Pottery finds are a mainstay for the archaeologist; its durability ensures its survival and the diversity of types help to date a site as well as giving clues as to the status and occupation of the users. Our interest in the recent period, either side of the 18th century, draws attention to the impact of industrialisation as mass-produced pottery replaced the output of local kilns. 



Site: Herd Law, Greenhead, Northumberland (excavation) May 2010

Find No.:  CCS014

Co-ordinates: N55.01335 W2.49308 (NY68566886)

Notes: Found in the threshold of a turf-walled house.

Identification: Red fabric, thick-walled with double rim, probably from a storage jar.

Comments:  This heavy-duty pottery with its characteristic glossy black glaze seems to have been locally produced from the 17th century and probably into the early 19th. This example has been dated to the first half of the 18th century.  These large vessels were probably utilitarian, for use in dairy or kitchen, and for storage of preserved food. The double rim may be to facilitate tying down a cloth cover.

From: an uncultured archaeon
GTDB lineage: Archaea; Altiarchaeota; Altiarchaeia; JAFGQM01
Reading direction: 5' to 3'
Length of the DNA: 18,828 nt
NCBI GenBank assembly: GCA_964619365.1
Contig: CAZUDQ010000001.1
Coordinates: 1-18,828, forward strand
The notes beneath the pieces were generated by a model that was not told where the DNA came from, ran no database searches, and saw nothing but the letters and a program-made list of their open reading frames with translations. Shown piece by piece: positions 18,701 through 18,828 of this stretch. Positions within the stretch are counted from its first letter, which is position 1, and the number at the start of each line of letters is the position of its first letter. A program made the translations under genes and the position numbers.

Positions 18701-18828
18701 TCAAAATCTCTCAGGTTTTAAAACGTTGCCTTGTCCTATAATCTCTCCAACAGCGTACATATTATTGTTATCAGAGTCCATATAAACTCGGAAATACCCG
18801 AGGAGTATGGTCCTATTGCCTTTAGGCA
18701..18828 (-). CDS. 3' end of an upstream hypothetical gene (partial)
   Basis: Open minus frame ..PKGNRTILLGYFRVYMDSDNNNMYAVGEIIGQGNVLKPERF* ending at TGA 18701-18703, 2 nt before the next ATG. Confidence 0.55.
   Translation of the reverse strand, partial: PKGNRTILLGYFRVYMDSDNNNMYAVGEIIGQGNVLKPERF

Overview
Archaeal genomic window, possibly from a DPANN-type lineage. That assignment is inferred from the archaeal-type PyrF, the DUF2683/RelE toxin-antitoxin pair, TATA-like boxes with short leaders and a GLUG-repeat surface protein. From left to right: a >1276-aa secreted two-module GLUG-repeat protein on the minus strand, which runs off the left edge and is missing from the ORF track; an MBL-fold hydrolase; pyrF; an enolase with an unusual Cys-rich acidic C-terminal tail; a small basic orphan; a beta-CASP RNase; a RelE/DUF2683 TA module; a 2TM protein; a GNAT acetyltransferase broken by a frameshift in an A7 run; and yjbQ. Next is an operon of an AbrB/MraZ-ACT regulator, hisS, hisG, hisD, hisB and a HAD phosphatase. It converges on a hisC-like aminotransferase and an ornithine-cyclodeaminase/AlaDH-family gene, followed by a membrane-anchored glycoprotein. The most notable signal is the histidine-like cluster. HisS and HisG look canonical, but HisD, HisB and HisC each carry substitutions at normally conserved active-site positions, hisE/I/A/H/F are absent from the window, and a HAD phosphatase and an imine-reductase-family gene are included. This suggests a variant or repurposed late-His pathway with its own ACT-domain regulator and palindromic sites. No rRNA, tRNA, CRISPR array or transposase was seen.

Ancient Pottery Sherd

incised unglazed sherd

Site: Lees Hill, Low Row, Cumbria (field walking),

Find No.:  LE002

Co-ordinates: Field centred on N55.00518 W2.70102 (NY55266807)

Notes: The coarse, unglazed fabric suggests an early date, as does the simple incised decoration.

Comments:  Awaiting analysis, but initial comments from the Portable Antiquities Service suggest that it may be Iron Age. A single sherd is unfortunately of limited archaeological value, merely hinting at an Iron Age presence in the area.

Teapot Spouts

Site: Wall End, Greenhead, Northumberland (field walking),

Co-ordinates: Field centred on N 54.98850 W 2.54107 (NY65476612)

Comments:  One of the spouts is in fine blackware, the other a blotchy brown glaze over a white fabric; they are both probably Victorian in date, as is the rest of the assemblage. Both spouts seem to have been prepared in the same way, as if they were intended for some secondary purpose.